Assessing the Feasibility of Applying Criminological Theory to the IS Security Context Robert Willis

Assessing the Feasibility of Applying Criminological Theory to
the IS Security Context Robert Willison
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Essay
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1.Summarize the article. (40 points)
2.What are its major conclusions? (12 points)
3.What are the articles strengths? (12 points)
4.What are its weaknesses? (12 points)
5.Were the conclusions properly drawn and supported? How? (12 points)
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Understanding the Offender/Environment Dynamic for Computer
Crimes: Assessing the Feasibility of Applying Criminological Theory to
the IS Security Context
Robert Willison
Department of Informatics, Copenhagen Business School
rw.inf@cbs.dk
Abstract
There is currently a paucity of literature
focusing on the relationship between the actual
actions of staff members, who perpetrate some
form of computer abuse, and the organisational
environment in which such actions take place. A
greater understanding of such a relationship may
complement existing security practices by possibly
highlighting new areas for safeguard
implementation. In addition, if insights are
afforded into the actions of dishonest staff, prior to
the actual perpetration of a crime, then
organisations may be able to expand their
preventive scope, rather than relying solely on
technical safeguards to stop the actual commission
of some form of computer abuse. To help facilitate
a greater understanding of the
offender/environment dynamic, this paper assesses
the feasibility of applying criminological theory to
the IS security context. More specifically, three
theories are advanced, which focus on the
offenders behaviour in a criminal setting. After
opening with a description of the theories, the
paper provides an account of the Barings Bank
collapse. Events highlighted in the case study are
used to assess whether concepts central to the
theories are supported by the data. The paper
concludes by summarising the major findings and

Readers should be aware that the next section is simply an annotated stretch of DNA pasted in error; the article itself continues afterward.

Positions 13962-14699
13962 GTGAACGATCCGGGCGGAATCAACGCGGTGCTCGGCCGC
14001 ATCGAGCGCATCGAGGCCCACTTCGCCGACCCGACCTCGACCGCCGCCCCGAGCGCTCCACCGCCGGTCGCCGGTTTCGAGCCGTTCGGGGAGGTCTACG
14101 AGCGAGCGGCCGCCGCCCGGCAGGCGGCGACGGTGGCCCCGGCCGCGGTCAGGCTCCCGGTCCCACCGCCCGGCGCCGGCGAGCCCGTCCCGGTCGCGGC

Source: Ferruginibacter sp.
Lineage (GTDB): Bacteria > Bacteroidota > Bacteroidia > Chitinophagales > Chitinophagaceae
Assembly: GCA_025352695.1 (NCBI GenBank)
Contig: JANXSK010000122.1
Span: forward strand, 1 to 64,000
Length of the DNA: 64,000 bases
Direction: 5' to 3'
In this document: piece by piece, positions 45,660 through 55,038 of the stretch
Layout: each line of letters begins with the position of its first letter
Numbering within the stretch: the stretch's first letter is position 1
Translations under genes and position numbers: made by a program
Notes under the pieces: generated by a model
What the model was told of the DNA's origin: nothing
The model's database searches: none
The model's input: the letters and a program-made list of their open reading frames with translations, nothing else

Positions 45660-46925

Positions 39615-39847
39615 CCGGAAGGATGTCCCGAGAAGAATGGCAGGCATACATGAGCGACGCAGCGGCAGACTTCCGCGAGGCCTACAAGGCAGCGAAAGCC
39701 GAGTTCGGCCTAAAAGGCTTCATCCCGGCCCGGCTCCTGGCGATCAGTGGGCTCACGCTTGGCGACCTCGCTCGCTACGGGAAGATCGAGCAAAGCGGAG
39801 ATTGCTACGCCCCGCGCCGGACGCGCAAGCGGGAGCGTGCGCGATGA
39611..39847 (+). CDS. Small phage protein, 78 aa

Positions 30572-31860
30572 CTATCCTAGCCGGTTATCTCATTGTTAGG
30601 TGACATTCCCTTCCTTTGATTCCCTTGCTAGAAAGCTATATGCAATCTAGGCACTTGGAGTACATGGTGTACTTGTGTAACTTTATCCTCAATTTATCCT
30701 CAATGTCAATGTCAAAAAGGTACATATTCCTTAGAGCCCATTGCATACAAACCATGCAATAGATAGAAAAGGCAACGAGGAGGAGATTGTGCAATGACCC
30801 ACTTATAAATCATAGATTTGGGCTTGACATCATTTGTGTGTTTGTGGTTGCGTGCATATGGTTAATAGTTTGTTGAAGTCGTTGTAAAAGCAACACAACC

discussing future research possibilities.
1. Introduction
There is currently little written about the
relationship between the actual criminal actions of
staff members, who perpetrate some form of
computer abuse, and the organisational
environment in which such actions take place [1].
Insights into such a relationship may complement
existing IS security practices by possibly
highlighting additional areas in which safeguards
could be introduced. More specifically, if insights
are afforded into the actions of dishonest staff,
prior to the actual perpetration of a crime, then
organisations may be able to expand their
preventive scope. Rather than relying solely on
technical safeguards such as intrusion detection
tools and password system to help stop the
commission of a computer crime, other safeguards
designed to prevent criminal behaviour, prior to
perpetration, would prove to be a useful addition
in the preventive armoury of IS security
practitioners. In an attempt to facilitate a clear
understanding of the offender/environment
dynamic, this paper assesses the feasibility of
applying criminological theory to the IS security
context. Three theories are advanced which
specifically address the offenders behaviour in the
criminal setting. The paper opens with a
description of the criminological approaches,
which include routine activity theory,
environmental criminology and the rational choice
perspective.

 
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